Development Diaries: Every day many children die in Lulingu and Tchonka, in Democratic Republic of Congo (DRC), for unknown reasons. The area is extremely remote, roughly 300 kilometers from the provincial capital Bukavu and reachable by travelling between eight and 10 days along impassable roads.
It is also accessible by plane, which is how supplies arrived for the Médecins Sans Frontières (MSF) team called by the local authorities to intervene to fight a peculiar epidemic killing the children in the villages.
After diagnosing the disease as a virulent outbreak of malaria, and after a three-month intervention treating 7,657 patients at the hospitals and health centres in Lulingu, Katchungu and Tchonka, and drastically reducing mortality rates, Helena Valencia, MSF field coordinator, assesses the emergency intervention.
“People attributed [the outbreak] to some sort of witchcraft because the mortality rate in children was very high; approximately eight children died every day in Lulingu hospital,” says Valencia. Following our arrival, and after a correct diagnosis, people were able to see that with the right treatment, in three days the disease reverted and they could stop burying their dead.”
In the Lulingu area, where MSF had already conducted a similar intervention last year, malaria is endemic. The large number of lakes in the region is a breeding ground for the mosquitoes carrying the disease. In a mining area, where manioc is one of the few crops on which people survive, combined with dry fish from the lake, malaria ravages, especially hitting young children who have fewer defenses. If there are complications, with malnutrition, measles or anemia, the fatality rate shoots up, especially among the youngest.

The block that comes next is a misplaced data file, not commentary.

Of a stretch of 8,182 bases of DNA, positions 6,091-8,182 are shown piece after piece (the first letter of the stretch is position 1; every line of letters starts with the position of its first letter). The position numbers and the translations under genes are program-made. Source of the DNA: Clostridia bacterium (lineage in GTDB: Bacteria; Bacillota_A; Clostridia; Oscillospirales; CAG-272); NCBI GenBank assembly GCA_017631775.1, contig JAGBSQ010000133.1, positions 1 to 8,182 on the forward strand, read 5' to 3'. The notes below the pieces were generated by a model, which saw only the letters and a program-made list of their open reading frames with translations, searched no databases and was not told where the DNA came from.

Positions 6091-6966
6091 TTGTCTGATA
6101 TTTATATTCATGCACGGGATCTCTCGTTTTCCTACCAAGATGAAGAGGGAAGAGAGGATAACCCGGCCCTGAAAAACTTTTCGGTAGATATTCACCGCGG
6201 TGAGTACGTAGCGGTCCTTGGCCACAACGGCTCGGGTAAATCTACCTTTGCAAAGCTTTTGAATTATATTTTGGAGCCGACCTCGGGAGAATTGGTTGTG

“It is a poor area, villages that have seen better times in the past, where now there is no investment, no work, just illegal mining and a very volatile region controlled by warlords, armed groups,” says Valencia. “There are no options to progress. It is a no-man’s land and in conflict between the Raïa Mutomboki (self-defense armed groups) and the FARDC (DRC’s regular army).”
Like in the rest of the country, going to hospital is not always an option when people get sick, because they have to pay for the medical services. “So they’d rather go to the chambre de prière [prayer room] and entrust sick people to religious leaders. Only when patients are in very serious condition do they decide to take them to hospital,” says Valencia.
As is the case in all of its work, MSF’s treatment was free of charge “Many patients arrived and we were able to save many lives,” she says.
The intervention meant transporting by plane all the necessary supplies: generators, medicines, diagnosis tools and motorcycles to make staff and supply movements easier in the area. Four tonnes of material and 24 people were brought in for the emergency.
MSF also conducted a prevention campaign, distributing 15,000 mosquito nets provided by UNICEF –community health workers went into villages to explain to people the need to use the nets correctly, and the importance of detecting the disease as soon as possible for the cure to be faster and more effective. During the intervention in Lulingu, MSF donated supplies to the Katchungu hospital. The hospital was rehabilitated and a pharmacy opened, and laboratory staff were trained in early diagnosis of the disease.
“The closing of the emergency intervention was smooth,” says Valencia. “People stopped us in the street to thank us because their children were no longer dying. They knew that MSF had been there before and we had come back, and so they trust that we will return again if something similar happens.”